Challenges to the constitutionality of s 377A

Section 377A has been challenged time and again for being unconstitutional. Arguments have been put forth that the statute goes against Arts 9 and 12 of the Constitution,[20] which deals with rights to personal liberty and equality before the law respectively. In particular, there have been two landmark cases,[21] which were heard together in a consolidated judgment handed down by the Supreme Court of Singapore dealing with the constitutionality of s 377A.

The two groups of plaintiffs had been unsuccessful in their separate applications to the High Court. Both groups appealed against the High Court decisions and a consolidated appeal was heard by the Court of Appeal. In a seventy-page judgment, the Court of Appeal dismissed both appeals, holding that s 377A was not unconstitutional under Arts 9 and 12 of the Constitution.

Outcome of the consolidated appeal in 2014

The two landmark cases wherein s 377A was challenged as being unconstitutional were Tan Eng Hong v. Attorney General [2012] SGCA 45 and Lim Meng Suang and another v. Attorney General [2013] SGHC 73. In a joint judgment which was delivered on 28 October 2014,[22] the court held that s 377A satisfied the legal requirements under Art 12 and that the provision was not unconstitutional. In the judgment, the court opined that the categorisation of homosexuals as a class served the purpose of s 377A. Additionally, the court found that s 377A did not infringe on the guarantee for equal protection under Art 12 as there was an acceptable basis for the purpose of s 377A when formulated by Parliament. Homosexuality also did not fall under Art 12(1) which did not touch on issues of “gender”, “sex” and “sexual orientation”. Therefore, s 377A did not contravene Art 12 and is not void for unconstitutionality.

The court also took extra care to avoid contemplating extra-legal issues and step into legislative territory.[23] Despite acknowledging the validity of many of the arguments heard, the court felt that the issue “involved extra-legal considerations and matters of social policy which were outside the remit of the court, and should…have been canvassed in the legislative sphere”.[24]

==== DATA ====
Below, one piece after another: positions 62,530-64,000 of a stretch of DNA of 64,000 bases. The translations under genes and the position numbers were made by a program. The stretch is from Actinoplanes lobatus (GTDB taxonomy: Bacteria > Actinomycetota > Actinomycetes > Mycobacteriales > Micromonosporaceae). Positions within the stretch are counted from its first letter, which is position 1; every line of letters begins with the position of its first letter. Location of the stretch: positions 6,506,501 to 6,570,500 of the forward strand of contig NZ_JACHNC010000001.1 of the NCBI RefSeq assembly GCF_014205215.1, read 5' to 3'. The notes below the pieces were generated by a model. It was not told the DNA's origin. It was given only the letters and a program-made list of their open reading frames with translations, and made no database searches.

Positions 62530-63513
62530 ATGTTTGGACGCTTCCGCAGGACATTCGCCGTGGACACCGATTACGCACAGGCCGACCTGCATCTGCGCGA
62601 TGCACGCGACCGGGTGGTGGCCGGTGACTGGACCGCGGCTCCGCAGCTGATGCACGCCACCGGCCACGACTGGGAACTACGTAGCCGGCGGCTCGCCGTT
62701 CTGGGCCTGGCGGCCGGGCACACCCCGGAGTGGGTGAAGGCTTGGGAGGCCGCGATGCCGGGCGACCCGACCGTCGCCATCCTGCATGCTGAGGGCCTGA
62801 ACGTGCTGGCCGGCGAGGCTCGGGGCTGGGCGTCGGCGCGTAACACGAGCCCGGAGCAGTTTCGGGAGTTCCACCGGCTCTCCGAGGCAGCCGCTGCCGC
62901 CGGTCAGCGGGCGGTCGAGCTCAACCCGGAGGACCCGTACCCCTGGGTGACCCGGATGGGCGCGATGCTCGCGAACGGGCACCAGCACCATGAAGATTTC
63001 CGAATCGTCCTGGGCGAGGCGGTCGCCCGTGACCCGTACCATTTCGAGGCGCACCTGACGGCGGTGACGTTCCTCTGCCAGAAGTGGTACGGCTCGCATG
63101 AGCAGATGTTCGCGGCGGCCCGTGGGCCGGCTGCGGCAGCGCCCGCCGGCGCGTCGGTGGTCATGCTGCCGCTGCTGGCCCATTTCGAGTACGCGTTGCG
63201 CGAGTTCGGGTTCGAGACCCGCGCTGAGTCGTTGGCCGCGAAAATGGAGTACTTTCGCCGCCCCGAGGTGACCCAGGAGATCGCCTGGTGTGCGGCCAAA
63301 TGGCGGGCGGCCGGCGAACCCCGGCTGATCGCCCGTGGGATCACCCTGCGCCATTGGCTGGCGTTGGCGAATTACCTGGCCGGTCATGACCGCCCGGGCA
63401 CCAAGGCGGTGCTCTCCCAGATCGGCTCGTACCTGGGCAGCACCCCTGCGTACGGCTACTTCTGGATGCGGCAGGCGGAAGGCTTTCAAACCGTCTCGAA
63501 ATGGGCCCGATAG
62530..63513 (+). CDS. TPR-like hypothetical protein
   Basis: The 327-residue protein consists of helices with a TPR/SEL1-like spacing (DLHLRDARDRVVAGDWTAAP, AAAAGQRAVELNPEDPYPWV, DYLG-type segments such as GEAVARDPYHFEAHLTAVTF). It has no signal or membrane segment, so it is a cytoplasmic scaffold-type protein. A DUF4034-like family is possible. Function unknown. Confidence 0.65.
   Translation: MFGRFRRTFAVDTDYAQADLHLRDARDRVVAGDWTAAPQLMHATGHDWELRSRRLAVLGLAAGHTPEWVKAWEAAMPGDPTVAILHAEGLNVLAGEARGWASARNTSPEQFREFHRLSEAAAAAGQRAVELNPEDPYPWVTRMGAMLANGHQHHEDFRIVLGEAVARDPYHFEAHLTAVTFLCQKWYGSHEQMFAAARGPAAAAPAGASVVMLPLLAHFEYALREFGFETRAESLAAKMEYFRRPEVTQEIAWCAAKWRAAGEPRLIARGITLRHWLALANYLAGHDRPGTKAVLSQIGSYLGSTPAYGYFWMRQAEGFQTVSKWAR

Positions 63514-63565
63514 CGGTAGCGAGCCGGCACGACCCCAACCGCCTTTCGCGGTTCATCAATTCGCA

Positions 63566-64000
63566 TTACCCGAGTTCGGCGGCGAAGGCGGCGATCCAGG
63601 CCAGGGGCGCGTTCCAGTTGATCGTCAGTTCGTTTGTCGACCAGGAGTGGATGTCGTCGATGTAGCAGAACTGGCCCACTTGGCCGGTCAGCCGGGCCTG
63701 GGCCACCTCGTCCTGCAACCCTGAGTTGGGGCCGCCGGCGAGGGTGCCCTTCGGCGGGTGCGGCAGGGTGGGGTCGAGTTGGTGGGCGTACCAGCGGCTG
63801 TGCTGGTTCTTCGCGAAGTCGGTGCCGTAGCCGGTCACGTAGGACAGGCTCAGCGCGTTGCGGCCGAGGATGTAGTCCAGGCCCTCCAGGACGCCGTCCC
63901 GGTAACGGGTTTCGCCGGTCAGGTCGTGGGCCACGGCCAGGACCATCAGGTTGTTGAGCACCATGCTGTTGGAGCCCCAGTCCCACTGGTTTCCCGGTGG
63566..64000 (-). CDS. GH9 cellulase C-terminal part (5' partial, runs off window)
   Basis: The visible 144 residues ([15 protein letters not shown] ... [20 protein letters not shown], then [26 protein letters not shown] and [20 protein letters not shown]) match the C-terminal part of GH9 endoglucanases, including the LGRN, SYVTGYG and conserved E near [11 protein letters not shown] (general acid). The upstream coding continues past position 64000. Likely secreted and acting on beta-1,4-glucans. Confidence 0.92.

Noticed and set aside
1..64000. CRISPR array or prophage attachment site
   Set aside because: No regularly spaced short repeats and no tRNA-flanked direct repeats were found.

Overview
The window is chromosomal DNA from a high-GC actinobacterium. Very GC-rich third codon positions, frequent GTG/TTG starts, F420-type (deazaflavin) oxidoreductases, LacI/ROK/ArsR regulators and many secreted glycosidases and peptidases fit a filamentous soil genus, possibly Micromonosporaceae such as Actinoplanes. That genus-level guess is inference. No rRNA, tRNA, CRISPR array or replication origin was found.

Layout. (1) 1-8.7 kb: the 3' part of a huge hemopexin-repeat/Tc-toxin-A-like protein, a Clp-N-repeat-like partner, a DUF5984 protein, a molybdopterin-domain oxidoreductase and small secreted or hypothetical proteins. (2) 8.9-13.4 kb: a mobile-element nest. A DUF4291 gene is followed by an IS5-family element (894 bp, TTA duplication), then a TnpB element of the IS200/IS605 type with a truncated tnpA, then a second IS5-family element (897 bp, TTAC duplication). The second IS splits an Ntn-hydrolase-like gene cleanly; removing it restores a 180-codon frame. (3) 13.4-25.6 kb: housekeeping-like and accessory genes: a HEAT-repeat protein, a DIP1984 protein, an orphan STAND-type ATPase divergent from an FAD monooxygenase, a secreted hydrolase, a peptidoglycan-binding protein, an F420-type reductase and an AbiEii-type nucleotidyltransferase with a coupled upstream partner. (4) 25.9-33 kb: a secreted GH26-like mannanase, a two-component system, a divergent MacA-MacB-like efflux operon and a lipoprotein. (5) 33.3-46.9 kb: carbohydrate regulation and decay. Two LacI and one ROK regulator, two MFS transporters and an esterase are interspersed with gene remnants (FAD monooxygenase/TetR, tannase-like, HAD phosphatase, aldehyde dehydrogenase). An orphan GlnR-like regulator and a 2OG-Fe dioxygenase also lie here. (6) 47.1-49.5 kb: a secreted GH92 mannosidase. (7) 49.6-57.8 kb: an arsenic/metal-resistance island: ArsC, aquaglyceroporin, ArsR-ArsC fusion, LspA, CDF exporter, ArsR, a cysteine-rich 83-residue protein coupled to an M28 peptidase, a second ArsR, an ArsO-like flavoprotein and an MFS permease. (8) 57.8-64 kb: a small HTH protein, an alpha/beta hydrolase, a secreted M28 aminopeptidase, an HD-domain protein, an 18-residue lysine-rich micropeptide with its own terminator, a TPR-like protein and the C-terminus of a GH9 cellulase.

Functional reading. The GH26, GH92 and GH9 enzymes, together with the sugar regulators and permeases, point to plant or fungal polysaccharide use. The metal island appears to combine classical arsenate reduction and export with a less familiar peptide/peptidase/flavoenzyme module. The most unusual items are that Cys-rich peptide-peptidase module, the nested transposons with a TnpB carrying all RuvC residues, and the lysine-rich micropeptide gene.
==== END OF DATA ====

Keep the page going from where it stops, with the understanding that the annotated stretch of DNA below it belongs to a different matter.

Reactions in Singapore towards the historic repeal in India

While our jurisdiction may have a shared judicial history with India with regards to the Penal Code, it is evident that the repeal of s 377 in India has no direct impact on its Singapore counterpart. That being said, the news sparked a mix of reactions in Singapore.

Reactions were strident. While LGBT activists were encouraged by the landmark decision in India, other more conservative groups in Singapore were strongly opposed to it.

An online survey conducted from end-July to early-August 2018 found that 55 per cent of Singaporeans supported s 377A while 12 per cent opposed it. 750 Singaporean citizens and permanent residents aged 15 to 65 took part in the survey.[25]

Law Minister K Shanmugam emphasised that Singapore remained “deeply split” on this issue and that “the laws will have to keep pace with changes in society and how society sees these issues”.[26]

Various opinions for and against the repeal of s 377A

Section 377A should be repealed

  • Homosexuality is not a disease/mental disorder. WHO has, since 1990s, deleted it from its list of recognised mental disorders. Science pegs a person’s sexual orientation to the interplay between genetic, hormonal and environmental influences.

  • The majority of countries in the United Nations do not criminalise homosexual intercourse (124 of 196 states). Among these countries includes traditionally conservative Eastern countries including China, South Korea and Japan.

  • The concepts of sin and crimes should not be conflated. While homosexuality may be dubbed a sin, transcending various religions and personal beliefs, it should not be made a crime. Singapore, being a secular state, should not have to play a role in enforcing the dogmas of said religions and beliefs.